Everyone is capable of coming up with new ideas, and some of us do, regularly and with apparent ease.  For others, the experience of creating new ideas is more random.  We all know someone who had a “brainwave” while driving home or we’ve spoken to someone who says they had a good idea once when in the shower.  Sometimes a new idea just seems to hit us in a flash when we’re thinking about something else – or maybe just not thinking at all!

The problem is that these moments of inspiration don’t always happen when we really want or need them.  At times in work, we’re invited to “brainstorm” or exhorted to “think outside the box” – often with quite variable results.

In today’s world of work, probably more than ever before, we will all be required to make a creative or innovation contribution on a more regular basis.  The latest Price Waterhouse Cooper Annual Global CEO Survey states that the top concern of CEOs for 2020 is the innovation skill gap that needs closed to help them navigate the rising tide of uncertainty in all areas of work and business.  This is not an outlier finding – more and more companies are looking for ways to help their staff contribute more relevant new ideas more often – to achieve a step-change in their innovation productivity.

In these circumstances, it seems unlikely that organisations can rely on only the talented few who seem naturally creative.  Also, they can’t just hang around and wait for the rest of us to have our creative spark.  The expectation now is that we need a more reliable, repeatable method to help people produce ideas “on demand”.

At smartcrowds, this is where Brain Fuel comes in.  Brain Fuel is essentially a catalyst for individuals & teams to think creatively about an opportunity or problem and increases their chances of developing potentially innovative solutions.  In our work, we want to ensure that everyone in an organisation can have access to useful Brain Fuel whenever they need it and therefore are able to create more new ideas as and when required.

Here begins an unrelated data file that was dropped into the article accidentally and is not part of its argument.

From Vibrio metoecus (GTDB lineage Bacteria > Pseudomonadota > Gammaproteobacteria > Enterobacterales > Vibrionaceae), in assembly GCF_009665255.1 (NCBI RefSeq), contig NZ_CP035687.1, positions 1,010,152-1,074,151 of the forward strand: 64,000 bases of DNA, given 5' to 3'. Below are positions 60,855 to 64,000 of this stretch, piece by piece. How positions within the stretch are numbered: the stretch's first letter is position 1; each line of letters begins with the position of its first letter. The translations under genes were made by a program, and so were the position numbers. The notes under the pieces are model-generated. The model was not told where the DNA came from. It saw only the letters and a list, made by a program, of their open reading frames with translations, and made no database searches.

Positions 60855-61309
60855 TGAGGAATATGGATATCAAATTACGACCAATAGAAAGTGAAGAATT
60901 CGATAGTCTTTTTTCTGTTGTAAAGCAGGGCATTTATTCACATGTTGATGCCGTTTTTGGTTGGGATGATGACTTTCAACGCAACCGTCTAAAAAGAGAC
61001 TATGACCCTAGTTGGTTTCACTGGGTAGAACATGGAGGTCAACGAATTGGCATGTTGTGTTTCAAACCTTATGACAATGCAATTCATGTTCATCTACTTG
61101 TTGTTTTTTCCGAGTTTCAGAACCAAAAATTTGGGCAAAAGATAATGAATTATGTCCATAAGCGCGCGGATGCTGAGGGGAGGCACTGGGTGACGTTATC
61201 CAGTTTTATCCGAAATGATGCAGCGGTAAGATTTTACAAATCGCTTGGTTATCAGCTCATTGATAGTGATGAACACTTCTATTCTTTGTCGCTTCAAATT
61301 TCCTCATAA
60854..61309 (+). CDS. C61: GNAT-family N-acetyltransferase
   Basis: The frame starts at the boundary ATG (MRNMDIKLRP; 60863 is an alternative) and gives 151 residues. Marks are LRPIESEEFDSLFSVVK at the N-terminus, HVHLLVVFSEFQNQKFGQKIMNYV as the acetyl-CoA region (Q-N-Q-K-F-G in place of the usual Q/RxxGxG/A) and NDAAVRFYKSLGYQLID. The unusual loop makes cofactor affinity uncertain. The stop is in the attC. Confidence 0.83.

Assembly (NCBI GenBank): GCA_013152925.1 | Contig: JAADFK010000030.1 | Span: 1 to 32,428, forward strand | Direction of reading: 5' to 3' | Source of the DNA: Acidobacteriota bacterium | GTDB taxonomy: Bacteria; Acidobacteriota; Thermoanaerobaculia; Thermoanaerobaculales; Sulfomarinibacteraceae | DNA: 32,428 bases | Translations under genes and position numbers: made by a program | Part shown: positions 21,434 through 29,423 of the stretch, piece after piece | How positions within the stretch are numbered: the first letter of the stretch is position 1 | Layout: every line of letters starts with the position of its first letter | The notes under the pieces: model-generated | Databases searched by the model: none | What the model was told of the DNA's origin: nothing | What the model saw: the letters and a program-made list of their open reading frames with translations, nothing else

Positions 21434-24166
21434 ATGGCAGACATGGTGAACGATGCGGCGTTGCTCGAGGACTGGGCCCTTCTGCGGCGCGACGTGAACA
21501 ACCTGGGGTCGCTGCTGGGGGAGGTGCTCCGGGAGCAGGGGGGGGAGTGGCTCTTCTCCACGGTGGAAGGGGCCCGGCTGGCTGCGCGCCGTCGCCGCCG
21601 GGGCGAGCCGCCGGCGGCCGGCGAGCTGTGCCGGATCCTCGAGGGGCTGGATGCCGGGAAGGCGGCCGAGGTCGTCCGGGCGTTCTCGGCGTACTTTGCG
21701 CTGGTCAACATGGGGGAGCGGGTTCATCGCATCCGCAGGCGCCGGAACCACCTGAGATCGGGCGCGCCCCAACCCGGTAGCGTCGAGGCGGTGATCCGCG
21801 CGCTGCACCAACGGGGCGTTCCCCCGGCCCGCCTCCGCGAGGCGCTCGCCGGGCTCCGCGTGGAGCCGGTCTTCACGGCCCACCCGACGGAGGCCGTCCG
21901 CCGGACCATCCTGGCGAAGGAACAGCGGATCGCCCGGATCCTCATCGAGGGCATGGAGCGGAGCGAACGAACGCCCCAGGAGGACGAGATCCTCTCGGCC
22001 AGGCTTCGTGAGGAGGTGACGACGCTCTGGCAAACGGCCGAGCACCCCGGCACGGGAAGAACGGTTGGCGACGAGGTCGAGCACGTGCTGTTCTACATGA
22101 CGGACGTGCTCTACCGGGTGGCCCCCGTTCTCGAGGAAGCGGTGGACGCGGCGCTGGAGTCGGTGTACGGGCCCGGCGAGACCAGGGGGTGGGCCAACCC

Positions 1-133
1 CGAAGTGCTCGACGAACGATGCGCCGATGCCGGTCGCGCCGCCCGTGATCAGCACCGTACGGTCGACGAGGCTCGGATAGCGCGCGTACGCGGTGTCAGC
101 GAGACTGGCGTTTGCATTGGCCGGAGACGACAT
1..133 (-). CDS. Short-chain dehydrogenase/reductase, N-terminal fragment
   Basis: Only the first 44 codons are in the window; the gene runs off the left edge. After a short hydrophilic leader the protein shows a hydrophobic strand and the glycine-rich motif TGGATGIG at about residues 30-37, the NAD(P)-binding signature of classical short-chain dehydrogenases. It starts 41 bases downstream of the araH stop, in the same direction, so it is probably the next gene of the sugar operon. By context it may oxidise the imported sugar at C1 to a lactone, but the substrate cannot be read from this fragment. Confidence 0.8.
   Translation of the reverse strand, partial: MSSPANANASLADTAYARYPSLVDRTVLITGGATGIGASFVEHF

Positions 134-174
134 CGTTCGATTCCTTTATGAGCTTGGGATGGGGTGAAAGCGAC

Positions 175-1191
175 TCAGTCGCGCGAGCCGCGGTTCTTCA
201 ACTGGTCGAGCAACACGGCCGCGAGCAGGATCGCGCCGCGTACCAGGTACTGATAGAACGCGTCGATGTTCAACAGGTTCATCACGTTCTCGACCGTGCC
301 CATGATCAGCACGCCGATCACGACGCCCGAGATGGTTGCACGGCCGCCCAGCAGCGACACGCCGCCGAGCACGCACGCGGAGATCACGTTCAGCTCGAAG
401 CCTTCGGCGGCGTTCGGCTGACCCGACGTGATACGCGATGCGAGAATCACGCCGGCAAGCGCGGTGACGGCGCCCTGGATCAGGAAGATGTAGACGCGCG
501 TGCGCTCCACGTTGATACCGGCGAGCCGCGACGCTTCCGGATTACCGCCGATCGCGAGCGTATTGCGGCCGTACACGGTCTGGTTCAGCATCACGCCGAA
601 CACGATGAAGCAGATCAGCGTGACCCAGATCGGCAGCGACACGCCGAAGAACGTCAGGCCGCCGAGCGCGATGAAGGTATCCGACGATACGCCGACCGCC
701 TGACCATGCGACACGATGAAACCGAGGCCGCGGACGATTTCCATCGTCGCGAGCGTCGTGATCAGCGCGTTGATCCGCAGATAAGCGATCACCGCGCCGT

Author Russell L. Ackoff described creativity as “…the ability to recognise self-imposed constraints, remove them, and explore the consequences of their removal.”  This definition recognises that when it comes to generating new ideas, it’s often not what we don’t know that’s the problem, it’s what we do know (or think we know) that gets in our way.  Ackoff’s definition can be effectively illustrated by the well-known “nine dots” exercise (see diagram).

The challenge to connect all nine dots with four straight lines without taking your pen off the page initially foxes most people who are confronting it for the first time.

The assumption that most people make is that the nine dots form a square and that their own lines shouldn’t “break out” of that shape.  When it’s pointed out that this constraint is of their own making, most people then see many ways of solving the problem by literally “thinking outside the box”.  The root of our creative difficulties lies right here – most of us will impose our own constraints about a situation that don’t need to be there, and these constraints dramatically reduce our ability to see solutions or new ideas.

This is especially true when we are busy or under pressure.  We are much less likely to see things from a different perspective when we have looming deadlines or the prospect of facing an impatient client or boss.

This “limiting assumptions” principle was at play when a breakthrough was made in the design and manufacture of women’s swimwear.  Design of women’s swimwear was long constrained by technology – designs/materials/decoration that would endure repeated swimming in salty or chlorinated water.  The completely obvious assumption was that most women do a lot of swimming in their swimsuits.

It was discovered, however, that 90% of women’s swimsuits never get wet (except in the laundry)!  This opened up a whole new world of materials and designs that would stand up to sunning but only minimal swimming.  Who would have thought that anyone would buy a swimsuit marked “dry clean only”?